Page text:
Phillip Decker focuses his practice on technology transactions and patent and intellectual property litigation in the life sciences and technology industries.
Phil has represented clients across a variety of life sciences technologies, including immunoassay, protein expression/modulation, antibody, and small molecule therapeutics. His representative transactions include development and collaboration agreements, intellectual property licenses and material transfer agreements.
In addition to his transactional work, Phil’s experience includes Hatch-Waxman litigation, contract dispute arbitration, unfair imports litigation at the United States International Trade Commission, and inter partes review (IPR) proceedings before the United States Patent and Trademark Office.
Prior to joining Fenwick & West, Phil was an associate at a nationally recognized intellectual property boutique in Washington, D.C. He also served as Law Clerk to the Honorable Pauline Newman of the United States Court of Appeals for the Federal Circuit.
Phil received his J.D. from George Mason University School of Law in 2010. While attending law school, he served as a Legal Extern in the Judicial Committee of the United States House of Representatives during debates over the America Invents Act, and as an in-house summer associate in the patent department of a major pharmaceutical company. In 2005, Phil earned a double degree in Microbiology and International Studies from the University of Washington, with research focus on biofilm formation by the nosocomial pathogen Pseudomonas aeruginosa. Following graduation, Phil earned a research training award from the National Institutes of Health and conducted two years of post-baccalaureate research on the topic of bacterial gene regulation and completed graduate-level coursework in molecular immunology.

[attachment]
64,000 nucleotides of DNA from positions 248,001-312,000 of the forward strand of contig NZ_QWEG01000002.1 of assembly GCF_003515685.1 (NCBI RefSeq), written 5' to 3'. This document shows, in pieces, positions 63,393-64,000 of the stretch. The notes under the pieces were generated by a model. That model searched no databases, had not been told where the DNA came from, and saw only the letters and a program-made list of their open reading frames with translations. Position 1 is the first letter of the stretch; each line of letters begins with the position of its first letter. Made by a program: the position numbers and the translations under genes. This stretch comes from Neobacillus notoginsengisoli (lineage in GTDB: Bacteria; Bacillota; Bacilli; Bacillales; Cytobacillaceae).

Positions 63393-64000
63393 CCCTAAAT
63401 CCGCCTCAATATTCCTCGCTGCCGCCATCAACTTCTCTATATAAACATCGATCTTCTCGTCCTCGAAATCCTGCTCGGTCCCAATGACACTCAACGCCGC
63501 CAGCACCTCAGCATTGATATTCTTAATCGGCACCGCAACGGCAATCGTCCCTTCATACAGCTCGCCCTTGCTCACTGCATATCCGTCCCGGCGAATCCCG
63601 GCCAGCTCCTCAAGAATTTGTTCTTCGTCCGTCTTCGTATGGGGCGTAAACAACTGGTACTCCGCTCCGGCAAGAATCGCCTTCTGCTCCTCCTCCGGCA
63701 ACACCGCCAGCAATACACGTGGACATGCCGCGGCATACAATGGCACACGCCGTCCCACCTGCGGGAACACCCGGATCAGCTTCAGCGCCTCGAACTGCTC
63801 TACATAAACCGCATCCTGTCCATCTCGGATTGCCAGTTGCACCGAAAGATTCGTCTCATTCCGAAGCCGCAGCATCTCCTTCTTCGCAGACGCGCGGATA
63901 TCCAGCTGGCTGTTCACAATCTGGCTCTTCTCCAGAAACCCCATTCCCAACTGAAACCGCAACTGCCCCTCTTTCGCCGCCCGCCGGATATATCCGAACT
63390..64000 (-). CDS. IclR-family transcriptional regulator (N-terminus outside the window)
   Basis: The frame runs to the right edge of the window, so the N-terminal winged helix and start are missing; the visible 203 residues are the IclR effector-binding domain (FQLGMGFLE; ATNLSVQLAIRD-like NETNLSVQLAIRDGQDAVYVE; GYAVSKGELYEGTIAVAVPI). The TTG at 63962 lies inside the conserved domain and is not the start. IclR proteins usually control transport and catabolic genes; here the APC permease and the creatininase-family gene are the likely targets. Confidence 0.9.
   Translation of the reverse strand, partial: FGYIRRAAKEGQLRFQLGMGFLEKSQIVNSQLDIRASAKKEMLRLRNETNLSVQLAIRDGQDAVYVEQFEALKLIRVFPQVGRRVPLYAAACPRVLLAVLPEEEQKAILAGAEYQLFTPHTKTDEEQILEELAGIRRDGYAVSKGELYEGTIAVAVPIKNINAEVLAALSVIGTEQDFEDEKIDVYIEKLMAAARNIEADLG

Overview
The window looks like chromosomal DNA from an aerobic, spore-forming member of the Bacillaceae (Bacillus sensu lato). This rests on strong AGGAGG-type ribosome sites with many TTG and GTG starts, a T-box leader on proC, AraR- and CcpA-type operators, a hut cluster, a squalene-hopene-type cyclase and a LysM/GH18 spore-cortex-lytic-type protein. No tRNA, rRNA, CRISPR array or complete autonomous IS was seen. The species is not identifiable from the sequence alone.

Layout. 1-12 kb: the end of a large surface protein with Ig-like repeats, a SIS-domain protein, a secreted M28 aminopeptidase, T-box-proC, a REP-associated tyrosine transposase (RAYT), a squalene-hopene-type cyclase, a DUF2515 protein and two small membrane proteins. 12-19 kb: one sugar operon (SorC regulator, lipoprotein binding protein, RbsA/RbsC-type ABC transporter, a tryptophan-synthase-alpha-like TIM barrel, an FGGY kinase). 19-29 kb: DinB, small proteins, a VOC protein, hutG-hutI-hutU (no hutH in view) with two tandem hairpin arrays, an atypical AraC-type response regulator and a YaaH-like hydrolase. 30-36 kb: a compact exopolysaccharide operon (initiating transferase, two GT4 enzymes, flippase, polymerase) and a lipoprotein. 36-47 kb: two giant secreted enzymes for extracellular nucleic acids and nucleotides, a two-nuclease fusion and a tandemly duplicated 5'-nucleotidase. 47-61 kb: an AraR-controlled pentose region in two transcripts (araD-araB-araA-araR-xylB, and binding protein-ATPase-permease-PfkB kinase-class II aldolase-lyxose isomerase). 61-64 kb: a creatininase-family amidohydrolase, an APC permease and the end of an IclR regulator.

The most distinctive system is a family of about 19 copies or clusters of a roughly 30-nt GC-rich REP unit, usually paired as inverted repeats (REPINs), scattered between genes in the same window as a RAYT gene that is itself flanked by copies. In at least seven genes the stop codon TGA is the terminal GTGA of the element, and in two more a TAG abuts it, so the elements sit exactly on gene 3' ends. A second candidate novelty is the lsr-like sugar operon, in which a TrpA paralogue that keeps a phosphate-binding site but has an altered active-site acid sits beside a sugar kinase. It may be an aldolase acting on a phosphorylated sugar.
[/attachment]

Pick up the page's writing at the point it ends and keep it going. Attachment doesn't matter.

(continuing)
Phil is admitted to practice in Washington, Massachusetts and Washington D.C. He is also registered to practice before the United States Patent and Trademark Office.
Publications and Speaking Engagements:
- Co-author. “The Bacteriophage T4 activator MotA and the beta-flap tip of RNA polymerase target the same set of sigma-70 C-terminal residues.” J. Biological Chemistry (2011).
- Co-author, "The Common-Interest Privilege May Prevent Waiver of Attorney-Client Privilege in Documents Shared Between Litigants and IP-Licensing Consultants,” LES Insights (2011).
- Speaker, “Intellectual Property Rights and Economic Development,” U.S.P.T.O. Global Intellectual Property Academy, Alexandria, VA (November 2005, April 2006 and January 2007).